Penn State Harrisburg researchers study teaching of financial literacy

In today’s unstable economic climate, the need for financial literacy is greater than ever. A team of Penn State Harrisburg researchers recently studied the ways that adults are being taught about this important topic.

In their recent study, Professor of Adult Education Elizabeth Tisdell, Professor of Adult Education Edward Taylor, and doctor of education candidate Karin Sprow explored methods used to teach adult learners in community-based settings in the growing field of financial literacy. The research comes at a turbulent economic time in which perceptions about credit and personal finances are changing. “In today’s world, people don’t always give immediate thought to the connection between swiping credit cards and spending money,” Tisdell said. As an outcome of the recession, more financial literacy programs are being developed at places such as community centers, schools, and in the workplace.

The researchers, who teamed with the college’s Center for Survey Research, distributed an on-line survey to hundreds of community-based financial literacy programs across the nation to determine teachers’ beliefs and best practices in teaching methods. In the study, more than 95 percent of teachers agreed on three goals for financial education programs: provide students with basic financial information, promote financially-responsible behavior, and help students make informed financial decisions.

Several financial educators were also interviewed as part of the study. Many of these teachers reported that students’ attitudes about finances were affected by their emotions and their social or ethnic background, specifically, their family’s legacy or financial situation. Most teachers also reported that individuals developed beliefs and feelings about money during childhood. To change beliefs of individuals who hold negative views about personal finances, which may stem from a bad financial situation or decision, family legacies must first be changed, said Tisdell. As one subject in the survey noted, “The dollars are not [a person’s] legacy, the attitudes are the legacy.”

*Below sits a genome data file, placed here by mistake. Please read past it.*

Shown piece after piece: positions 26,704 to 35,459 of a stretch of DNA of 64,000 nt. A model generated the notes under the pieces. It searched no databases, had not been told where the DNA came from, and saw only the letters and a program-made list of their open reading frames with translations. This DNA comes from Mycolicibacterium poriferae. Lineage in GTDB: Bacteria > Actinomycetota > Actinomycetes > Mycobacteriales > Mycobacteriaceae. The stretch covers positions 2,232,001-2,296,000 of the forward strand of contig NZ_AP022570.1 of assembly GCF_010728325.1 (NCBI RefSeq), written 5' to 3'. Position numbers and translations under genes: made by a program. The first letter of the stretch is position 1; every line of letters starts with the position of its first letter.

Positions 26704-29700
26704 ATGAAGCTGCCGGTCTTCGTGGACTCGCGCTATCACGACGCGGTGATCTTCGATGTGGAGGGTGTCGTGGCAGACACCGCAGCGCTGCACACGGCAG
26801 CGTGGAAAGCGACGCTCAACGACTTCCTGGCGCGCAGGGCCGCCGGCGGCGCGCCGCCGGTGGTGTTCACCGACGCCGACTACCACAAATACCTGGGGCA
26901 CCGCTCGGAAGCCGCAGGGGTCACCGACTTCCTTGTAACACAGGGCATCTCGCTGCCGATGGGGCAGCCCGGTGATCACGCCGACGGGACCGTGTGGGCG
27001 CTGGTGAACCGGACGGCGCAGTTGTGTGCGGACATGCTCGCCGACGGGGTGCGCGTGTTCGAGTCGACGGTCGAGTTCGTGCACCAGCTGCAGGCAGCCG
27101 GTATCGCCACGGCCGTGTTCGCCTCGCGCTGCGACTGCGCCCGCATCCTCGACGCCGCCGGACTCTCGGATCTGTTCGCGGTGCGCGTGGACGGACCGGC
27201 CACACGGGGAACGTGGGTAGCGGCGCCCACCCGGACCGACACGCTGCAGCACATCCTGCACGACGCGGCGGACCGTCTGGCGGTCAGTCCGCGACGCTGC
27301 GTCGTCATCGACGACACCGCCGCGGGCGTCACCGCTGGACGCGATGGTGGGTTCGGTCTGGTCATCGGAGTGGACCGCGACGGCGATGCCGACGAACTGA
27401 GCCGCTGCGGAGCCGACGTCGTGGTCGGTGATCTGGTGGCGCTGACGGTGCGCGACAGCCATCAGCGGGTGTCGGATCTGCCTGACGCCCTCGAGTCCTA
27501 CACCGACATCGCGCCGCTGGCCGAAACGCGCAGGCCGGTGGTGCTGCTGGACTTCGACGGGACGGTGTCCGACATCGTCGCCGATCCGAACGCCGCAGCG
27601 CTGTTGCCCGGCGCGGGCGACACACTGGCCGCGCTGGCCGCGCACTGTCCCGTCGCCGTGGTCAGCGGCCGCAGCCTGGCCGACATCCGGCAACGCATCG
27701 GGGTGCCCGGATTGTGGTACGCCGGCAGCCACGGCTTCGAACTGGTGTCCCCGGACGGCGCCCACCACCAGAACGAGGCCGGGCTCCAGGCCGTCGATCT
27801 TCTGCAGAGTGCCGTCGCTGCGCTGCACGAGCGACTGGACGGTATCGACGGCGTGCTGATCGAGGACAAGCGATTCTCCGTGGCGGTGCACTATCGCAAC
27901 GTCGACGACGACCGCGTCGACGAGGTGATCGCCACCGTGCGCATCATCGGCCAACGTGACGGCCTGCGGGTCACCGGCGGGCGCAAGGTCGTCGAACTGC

The research results have practical applications for those attempting to develop financial education activities in local communities. People like Rev. Susanne Marsh, associate pastor of the Unitarian Church of Harrisburg, can use the study results in their work to develop financial education programs locally. “What we’ve learned will help Rev. Marsh and others to develop an ongoing financial literacy program in the Allison Hill area of Harrisburg while partnering with area churches and community-based programs,” said Tisdell. The study results will help organizations to create more personalized financial education programs that match their community’s needs more directly, Tisdell said.

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Last Updated October 19, 2010